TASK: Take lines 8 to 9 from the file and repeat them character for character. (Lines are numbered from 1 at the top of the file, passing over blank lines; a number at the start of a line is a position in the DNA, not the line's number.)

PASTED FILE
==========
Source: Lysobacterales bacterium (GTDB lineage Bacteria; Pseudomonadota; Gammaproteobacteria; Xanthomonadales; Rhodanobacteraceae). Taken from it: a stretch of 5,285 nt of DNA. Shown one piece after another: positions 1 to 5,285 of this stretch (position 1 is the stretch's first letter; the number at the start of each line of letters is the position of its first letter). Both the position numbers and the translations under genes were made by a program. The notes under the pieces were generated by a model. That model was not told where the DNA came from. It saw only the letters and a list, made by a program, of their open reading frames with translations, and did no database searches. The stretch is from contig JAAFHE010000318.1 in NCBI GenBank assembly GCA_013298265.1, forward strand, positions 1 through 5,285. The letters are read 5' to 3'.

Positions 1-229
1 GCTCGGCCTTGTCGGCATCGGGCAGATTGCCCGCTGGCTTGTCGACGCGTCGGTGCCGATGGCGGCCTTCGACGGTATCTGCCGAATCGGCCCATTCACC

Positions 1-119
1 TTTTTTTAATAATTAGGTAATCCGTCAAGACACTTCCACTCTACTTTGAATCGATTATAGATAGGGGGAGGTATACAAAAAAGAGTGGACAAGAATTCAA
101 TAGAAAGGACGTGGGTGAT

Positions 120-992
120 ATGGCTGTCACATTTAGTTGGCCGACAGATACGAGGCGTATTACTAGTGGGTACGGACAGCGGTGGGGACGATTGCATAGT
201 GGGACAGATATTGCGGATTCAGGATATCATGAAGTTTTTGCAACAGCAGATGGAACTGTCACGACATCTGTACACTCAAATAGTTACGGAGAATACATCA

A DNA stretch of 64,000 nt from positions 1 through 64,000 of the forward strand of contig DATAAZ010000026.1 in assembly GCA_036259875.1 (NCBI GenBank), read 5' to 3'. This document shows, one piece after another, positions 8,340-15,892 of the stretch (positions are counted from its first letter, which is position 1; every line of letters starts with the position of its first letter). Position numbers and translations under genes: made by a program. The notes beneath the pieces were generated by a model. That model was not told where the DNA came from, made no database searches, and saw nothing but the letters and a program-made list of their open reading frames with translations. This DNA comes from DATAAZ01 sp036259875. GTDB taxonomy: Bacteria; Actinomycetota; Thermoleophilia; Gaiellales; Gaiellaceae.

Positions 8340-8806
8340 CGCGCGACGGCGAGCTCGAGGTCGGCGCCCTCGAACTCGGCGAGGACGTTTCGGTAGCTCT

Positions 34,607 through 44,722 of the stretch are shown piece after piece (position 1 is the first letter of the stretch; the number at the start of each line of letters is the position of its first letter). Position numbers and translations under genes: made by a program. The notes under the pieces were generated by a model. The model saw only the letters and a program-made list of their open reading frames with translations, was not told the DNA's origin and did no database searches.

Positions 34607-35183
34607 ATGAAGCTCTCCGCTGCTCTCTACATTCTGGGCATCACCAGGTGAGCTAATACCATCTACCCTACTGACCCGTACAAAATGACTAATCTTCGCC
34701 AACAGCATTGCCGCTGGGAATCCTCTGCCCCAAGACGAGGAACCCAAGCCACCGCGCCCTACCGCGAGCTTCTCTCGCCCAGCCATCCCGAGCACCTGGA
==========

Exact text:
120 ATGGCTGTCACATTTAGTTGGCCGACAGATACGAGGCGTATTACTAGTGGGTACGGACAGCGGTGGGGACGATTGCATAGT
201 GGGACAGATATTGCGGATTCAGGATATCATGAAGTTTTTGCAACAGCAGATGGAACTGTCACGACATCTGTACACTCAAATAGTTACGGAGAATACATCA